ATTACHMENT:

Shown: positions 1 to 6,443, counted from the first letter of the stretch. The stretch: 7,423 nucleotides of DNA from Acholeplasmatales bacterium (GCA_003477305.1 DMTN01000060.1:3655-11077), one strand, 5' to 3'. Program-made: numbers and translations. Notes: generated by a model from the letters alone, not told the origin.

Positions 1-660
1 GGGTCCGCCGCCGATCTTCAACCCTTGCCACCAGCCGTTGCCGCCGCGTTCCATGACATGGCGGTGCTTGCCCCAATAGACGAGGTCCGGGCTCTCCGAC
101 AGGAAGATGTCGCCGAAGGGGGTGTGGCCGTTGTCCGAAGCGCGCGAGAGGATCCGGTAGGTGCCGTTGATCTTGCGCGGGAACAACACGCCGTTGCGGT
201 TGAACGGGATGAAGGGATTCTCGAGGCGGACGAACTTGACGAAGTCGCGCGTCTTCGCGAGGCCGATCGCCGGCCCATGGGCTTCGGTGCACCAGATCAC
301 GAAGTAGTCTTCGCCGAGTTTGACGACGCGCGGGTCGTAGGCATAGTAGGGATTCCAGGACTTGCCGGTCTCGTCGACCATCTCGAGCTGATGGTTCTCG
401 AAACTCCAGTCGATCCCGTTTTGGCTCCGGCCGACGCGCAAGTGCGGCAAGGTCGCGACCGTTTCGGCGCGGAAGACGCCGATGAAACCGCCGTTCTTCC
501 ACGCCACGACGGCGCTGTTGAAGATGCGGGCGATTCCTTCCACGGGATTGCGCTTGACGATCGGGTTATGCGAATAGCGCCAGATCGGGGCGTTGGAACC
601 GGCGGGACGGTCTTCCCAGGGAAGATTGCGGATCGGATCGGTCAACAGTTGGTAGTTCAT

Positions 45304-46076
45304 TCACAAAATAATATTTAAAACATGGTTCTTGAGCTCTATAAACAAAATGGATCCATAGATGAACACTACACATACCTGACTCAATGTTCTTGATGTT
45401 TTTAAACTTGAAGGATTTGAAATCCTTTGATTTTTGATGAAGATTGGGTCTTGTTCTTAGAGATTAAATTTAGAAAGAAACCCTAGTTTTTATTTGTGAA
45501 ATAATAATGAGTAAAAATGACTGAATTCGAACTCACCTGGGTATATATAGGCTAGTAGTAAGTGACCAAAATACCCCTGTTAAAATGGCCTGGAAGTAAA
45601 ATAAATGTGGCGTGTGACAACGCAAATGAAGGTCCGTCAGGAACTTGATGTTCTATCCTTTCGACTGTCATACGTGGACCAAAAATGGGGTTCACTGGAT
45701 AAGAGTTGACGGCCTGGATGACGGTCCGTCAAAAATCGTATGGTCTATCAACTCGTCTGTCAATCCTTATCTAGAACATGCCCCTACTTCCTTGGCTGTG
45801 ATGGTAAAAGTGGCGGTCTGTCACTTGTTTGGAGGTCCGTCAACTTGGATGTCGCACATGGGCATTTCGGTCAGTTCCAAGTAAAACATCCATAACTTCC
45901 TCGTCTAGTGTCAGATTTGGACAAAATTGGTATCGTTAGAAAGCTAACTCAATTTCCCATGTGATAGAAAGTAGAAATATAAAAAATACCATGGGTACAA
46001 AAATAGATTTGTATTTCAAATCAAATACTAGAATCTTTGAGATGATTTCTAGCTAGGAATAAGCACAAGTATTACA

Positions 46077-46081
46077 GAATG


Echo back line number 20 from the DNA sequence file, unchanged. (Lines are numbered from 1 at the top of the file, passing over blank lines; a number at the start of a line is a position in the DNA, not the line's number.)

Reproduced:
46077 GAATG